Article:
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The Great Plague claimed the life of king Telemnar and his descendants in the second millennium of the Third Age, causing the White Tree of Gondor also to perish. As in fiction, the Primary World brought along a new plague, and we had, according to each one’s possibilities, to deal with its dreads. In the world of Tolkien enthusiasts, the plague was foreshadowed by the loss of J.R.R. Tolkien’s literary executor, his own son Christopher, the worthiest guardian of a fantastic treasure partially revealed while the author was alive, but which is still largely hidden.
It was Christopher’s responsibility to bring to light much of that hidden wealth, especially with the publication of The Silmarillion in 1977, but also with many subsequent editions, such as Unfinished Tales (1980), the twelve volumes of The History of Middle-earth (1983–1996), the books dedicated to each of the Great Tales, among other posthumous publications. With the loss of such a devoted son and beloved editor, readers of Tolkien were left with a sense of orphanhood. Was the source of that treasure gone? Should we be content with our re-readings, in addition to the possible adaptations of his works?
It is quite true that re-readings of Tolkien’s works are in themselves an inexhaustible source; moreover, there are many important theoretical studies about the author’s work coming out frequently, which certainly help readers to deepen their (new) readings. But at the closing of 2020, we received the irresistible news of the upcoming arrival of yet another gemstone from Tolkien’s beloved treasure, The Nature of Middle-earth, edited by Carl F. Hostetter, well-known editor of Tolkien’s linguistic papers and who became friends with Christopher as well.
Hostetter is also a computer scientist at the NASA, and like many professionals in that area, he became fascinated by fantasy and science fiction narratives, even though in recent years he has devoted himself to other readings, which, coincidentally or not, form the deepest layers of Tolkien’s literary work, in addition to philology: history, ancient and medieval philosophy and theology.
No wonder The Silmarillion is his favorite Tolkien work, “for its scope and profundity and masterful prose”. With the forthcoming NoMe on 2 September 2021, the 48th anniversary of Tolkien’s death, Hostetter plays the role of a descendant of the forgotten Ælfwine, bringing back the seeds of the Tree.
Check out our interview with Carl F. Hostetter.
Please, tell us about your trajectory as a Tolkien reader, how you got to know his literature, what you read first, what you like the most etc.
I was given a paperback set of The Hobbit and The Lord of the Rings as a going-away present from a friend when my family moved from York Pennsylvania to Richmond, Virginia in 1978, when I was 13. Before this, I had never even heard of J.R.R. Tolkien, but my friend knew of my fondness for both Norse mythology and The Dark is Rising series by Susan Cooper, and so rightly guessed that I would enjoy Tolkien’s books. I read and reread those books, especially The Lord of the Rings, many times in a row, always finding something new in them, and I instantly became fascinated with the Elvish languages.
You have contributed significantly to Tolkienian linguistic studies as a member of the Elvish Linguistic Fellowship, by participating in editions of the Vinyar Tengwar and the Parma Eldalamberon. Please, tell us how your approach to the Tolkienian linguistic studies was.
I developed an interest in studying Tolkien’s languages right from the start, after seeing the title page to The Lord of the Rings and wondering what the (as I would later learned they were called) cirth at the top and the tengwar at the bottom said. Since this was in the days before the internet, I worked on figuring the languages out on my own, until in the early 1980s I learned about and contacted the Tolkien Society in the U.K., which led me to its linguistic bulletin, Quettar, from which I learned about Jim Allan’s An Introduction to Elvish, both of which I studied while in college, and as successive volumes of The History of Middle-earth came out I absorbed everything they revealed about the languages and their development by Tolkien over the decades, especially The Etymologies in The Lost Road, vol. V of HoMe. I also took several English and linguistics courses, with particular focus on historical linguistics, Old and Middle English, and medieval literature (including those at the graduate level, even though I was an undergraduate), all due to my study of Tolkien’s works and life. Not long after I graduated from college in 1988, Jorge Quiñonez launched Vinyar Tengwar as a newsletter of the newly founded Elvish Linguistic Fellowship, affiliated with the Mythopoeic Society in the US (which again in those pre-Internet I only learned of from Quettar). I quickly subscribed and, since I had newly acquired a Mac and a laser printer, I offered my assistance to Jorge in producing the then-bimonthly bulletin. Within a few issues, Jorge asked me to take over as editor, in which role I corresponded with lots of Tolkien societies and scholars of Tolkien’s languages, and developed a correspondence (and friendship) with Christopher Gilson, Arden Smith, Bill Welden, and Patrick Wynne, then and still all prominent scholars of Tolkien’s languages in the US. The rest as they say is history!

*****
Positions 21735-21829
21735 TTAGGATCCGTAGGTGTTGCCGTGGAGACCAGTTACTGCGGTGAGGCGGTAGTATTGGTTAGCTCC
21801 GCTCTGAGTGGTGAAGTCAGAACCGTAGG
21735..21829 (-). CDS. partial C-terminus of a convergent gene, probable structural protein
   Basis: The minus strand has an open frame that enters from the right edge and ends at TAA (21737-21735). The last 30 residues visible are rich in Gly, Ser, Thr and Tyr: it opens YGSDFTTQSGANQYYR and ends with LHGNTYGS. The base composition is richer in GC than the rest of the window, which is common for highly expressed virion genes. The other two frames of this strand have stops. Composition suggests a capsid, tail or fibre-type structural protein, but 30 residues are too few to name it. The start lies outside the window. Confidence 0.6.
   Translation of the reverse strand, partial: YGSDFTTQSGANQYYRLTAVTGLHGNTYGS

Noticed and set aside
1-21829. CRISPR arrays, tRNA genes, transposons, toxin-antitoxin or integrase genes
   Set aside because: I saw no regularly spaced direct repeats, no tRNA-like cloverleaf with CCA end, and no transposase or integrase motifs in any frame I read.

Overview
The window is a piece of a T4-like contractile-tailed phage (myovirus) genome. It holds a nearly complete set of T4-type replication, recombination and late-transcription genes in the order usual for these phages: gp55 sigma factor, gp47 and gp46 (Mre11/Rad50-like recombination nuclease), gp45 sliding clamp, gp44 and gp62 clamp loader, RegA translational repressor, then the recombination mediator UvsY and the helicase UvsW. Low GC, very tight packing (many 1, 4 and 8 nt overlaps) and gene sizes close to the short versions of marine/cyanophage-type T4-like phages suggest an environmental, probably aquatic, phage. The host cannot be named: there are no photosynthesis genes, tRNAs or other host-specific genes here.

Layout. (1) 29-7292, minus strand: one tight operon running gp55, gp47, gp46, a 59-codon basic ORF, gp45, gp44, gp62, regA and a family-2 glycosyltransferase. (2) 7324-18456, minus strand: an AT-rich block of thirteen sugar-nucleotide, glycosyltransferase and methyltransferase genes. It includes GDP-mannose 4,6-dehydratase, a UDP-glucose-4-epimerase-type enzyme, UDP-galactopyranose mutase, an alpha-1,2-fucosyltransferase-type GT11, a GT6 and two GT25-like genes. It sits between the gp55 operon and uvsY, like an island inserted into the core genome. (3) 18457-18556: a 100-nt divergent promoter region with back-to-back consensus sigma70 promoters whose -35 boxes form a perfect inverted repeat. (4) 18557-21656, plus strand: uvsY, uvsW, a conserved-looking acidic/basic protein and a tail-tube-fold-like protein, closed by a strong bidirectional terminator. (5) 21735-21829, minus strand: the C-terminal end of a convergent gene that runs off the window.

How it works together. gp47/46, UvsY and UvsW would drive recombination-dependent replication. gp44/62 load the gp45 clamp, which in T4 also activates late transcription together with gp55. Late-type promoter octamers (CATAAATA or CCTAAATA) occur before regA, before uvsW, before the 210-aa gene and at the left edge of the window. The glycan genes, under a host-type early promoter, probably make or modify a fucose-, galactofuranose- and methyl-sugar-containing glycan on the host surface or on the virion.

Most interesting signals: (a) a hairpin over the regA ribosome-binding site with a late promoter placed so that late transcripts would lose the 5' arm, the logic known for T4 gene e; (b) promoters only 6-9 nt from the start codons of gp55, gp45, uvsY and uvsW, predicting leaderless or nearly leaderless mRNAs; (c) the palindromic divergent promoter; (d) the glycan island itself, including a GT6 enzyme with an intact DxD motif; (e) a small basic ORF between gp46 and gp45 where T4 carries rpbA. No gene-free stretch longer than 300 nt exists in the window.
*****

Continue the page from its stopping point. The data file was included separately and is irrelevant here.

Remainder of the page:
In your opinion, why did Tolkien not develop completely the Elvish languages?
For much the same reason that he never completed The Silmarillion: at first, because things grew and changed in his imagination and their expression on paper, and then, after the intervention and completion of The Lord of the Rings, because he had to revise everything to make it consistent with the published book and the thousands of years of “new history” that the introduction of the Second and Third Ages required, a task he was never able to achieve. With the languages, this was because whenever he attempted to make “definitive” decision on some point of phonology or grammar, he would almost inevitably start revising the whole system, which makes sense since any language is a complexly intertwined system, such that a change in one feature or detail can and almost always does affect other aspects. Nor, I think, was it ever Tolkien’s intention to make the Elvish languages “complete” or “finished”: they were primarily an expression of his linguistic aesthetic, and its changes over time. Unlike, say, with Zamenhof and Esperanto, Tolkien had no utilitarian purpose in mind for his languages.